The Red Bull Engine Conundrum
Another chapter will play out behind the scenes during this weekend's Spanish Grand Prix. Red Bull have been at odds with their engine partner Renault for a couple of seasons now. Since the start of the Hybrid Engine era in 2014, critics have been arguing that F1 has turned into an engine driven formula.
Renault's poor engine reliability along with a lack of outright performance compared to Mercedes and Ferrari meant even Adrian Newey's genius couldn't cover up the performance deficiency. To put things into hindsight, Red Bull won just 3 races in 2017 while they retired due to engine related issues in 6 races.
After the Mclaren Honda divorce in late 2017, it looked like Honda would have to take a sabbatical due to their poor performance. After a lot of diplomacy and hand holding by the FIA and new F1 owners Liberty Media, Honda got a second chance at F1 when the Red Bull Junior Team, Torro Rosso accepted Honda as their new engine partner.
A lot of eyebrows were raised when the news broke on the back of Honda's continued poor performance. But six months later, the situation is slightly more clearer if not less complicated. At the Azerbaijan Grand Prix, Honda announced that they had been speaking to Red Bull about a possible works deal. With Torro Rosso being the Red Bull junior team, Red Bull could take a close look at the Honda engine and get performance details and it seems like they liked what they saw.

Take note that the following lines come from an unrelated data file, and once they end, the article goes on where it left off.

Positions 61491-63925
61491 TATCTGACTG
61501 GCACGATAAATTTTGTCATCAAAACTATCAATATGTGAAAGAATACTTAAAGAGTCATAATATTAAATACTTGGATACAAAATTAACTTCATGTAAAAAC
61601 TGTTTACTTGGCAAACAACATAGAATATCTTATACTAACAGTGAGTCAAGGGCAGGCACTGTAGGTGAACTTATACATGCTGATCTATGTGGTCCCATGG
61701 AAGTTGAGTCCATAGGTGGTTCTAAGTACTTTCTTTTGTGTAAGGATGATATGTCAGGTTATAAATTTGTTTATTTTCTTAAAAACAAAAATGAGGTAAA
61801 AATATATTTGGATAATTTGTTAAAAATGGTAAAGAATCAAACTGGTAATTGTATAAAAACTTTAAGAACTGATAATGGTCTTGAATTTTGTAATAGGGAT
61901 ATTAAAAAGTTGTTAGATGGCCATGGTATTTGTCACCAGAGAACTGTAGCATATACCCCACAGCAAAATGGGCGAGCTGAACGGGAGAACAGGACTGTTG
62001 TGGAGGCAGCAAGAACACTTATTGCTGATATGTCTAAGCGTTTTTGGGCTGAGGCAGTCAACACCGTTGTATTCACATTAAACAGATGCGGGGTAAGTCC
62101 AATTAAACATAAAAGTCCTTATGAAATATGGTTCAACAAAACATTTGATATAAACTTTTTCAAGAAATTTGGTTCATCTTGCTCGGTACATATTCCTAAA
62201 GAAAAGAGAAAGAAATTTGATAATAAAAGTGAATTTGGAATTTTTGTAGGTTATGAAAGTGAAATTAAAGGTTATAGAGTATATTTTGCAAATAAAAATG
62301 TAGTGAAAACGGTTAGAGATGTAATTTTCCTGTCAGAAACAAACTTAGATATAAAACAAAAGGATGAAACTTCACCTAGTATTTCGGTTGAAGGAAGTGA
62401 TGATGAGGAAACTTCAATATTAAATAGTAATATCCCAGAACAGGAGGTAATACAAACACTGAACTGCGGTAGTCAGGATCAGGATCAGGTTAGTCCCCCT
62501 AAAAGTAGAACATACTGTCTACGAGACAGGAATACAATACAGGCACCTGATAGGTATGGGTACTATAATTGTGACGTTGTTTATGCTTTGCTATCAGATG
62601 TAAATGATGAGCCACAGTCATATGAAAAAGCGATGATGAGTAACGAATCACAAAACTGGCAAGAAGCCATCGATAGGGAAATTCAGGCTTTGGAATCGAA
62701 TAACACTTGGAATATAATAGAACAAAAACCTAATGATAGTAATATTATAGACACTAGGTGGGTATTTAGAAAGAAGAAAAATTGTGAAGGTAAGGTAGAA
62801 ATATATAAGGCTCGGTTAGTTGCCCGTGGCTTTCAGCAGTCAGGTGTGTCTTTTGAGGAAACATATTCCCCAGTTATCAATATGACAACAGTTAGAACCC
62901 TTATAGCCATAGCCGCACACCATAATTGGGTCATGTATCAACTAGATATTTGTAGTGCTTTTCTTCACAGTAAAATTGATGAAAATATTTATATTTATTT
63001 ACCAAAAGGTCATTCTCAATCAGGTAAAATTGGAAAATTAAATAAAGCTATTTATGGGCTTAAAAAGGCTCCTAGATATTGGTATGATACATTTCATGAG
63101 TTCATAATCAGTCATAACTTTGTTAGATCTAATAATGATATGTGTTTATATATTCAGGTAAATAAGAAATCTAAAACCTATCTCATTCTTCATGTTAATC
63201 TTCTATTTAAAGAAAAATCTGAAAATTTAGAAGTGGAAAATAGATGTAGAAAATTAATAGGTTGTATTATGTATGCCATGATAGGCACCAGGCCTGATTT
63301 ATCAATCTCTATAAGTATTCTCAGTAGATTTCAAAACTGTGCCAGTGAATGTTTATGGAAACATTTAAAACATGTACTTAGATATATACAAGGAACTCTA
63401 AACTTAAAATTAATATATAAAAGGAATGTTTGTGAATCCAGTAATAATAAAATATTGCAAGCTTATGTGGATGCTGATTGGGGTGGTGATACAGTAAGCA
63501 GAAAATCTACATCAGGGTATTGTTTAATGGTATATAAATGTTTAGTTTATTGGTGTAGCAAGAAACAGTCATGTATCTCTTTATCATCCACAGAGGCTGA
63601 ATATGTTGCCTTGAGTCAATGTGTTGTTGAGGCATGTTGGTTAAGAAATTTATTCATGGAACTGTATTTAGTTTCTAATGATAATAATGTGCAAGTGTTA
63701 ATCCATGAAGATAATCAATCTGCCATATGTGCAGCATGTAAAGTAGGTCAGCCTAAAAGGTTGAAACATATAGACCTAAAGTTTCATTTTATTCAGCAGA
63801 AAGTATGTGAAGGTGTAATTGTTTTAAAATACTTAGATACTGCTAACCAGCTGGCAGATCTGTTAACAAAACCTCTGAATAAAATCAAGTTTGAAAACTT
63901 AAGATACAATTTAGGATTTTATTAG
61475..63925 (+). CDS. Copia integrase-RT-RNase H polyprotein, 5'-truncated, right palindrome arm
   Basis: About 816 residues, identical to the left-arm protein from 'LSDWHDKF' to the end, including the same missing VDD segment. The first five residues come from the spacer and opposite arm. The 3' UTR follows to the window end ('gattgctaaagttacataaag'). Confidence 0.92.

A works deal will also give Red Bull an extra push in performance due to the close relationship required between the chassis and engine departments to maximize the performance of a team. Further talks between Honda and Red Bull have been scheduled during the upcoming Spanish Grand Prix.
Red Bull's current engine partner Renault had issued a May deadline to Red Bull if they wanted to continue using Renault engines. The current rumor in the paddock is that both Honda and Renault are bringing a substantial engine upgrade during the upcoming Canadian Grand Prix weekend. Red Bull has delayed making their final decision till they can directly compare the performance of the two engines and their development capabilities.
Another thing to consider would be the rule changes in 2021. Owners Liberty Media and the FIA are planning a significant overhaul of the rules in the 2021 to improve racing and to tempt more manufacturers to join the sport. Red Bull holds an existing technical partnership with marque car maker Aston Martin. Aston Martin have made no secret of the fact that they are considering entering in the year 2021 as an engine supplier.
So if Red Bull do decide to switch to Honda, will it just be a short-term deal till 2021 or will they be committing themselves for the foreseeable future? Do they stick with their current engine partner Renault with whose help they won 4 constructor championships? Only time will tell how this story pans out, but one thing is for sure, Red Bull has a tough decision to make on their hands.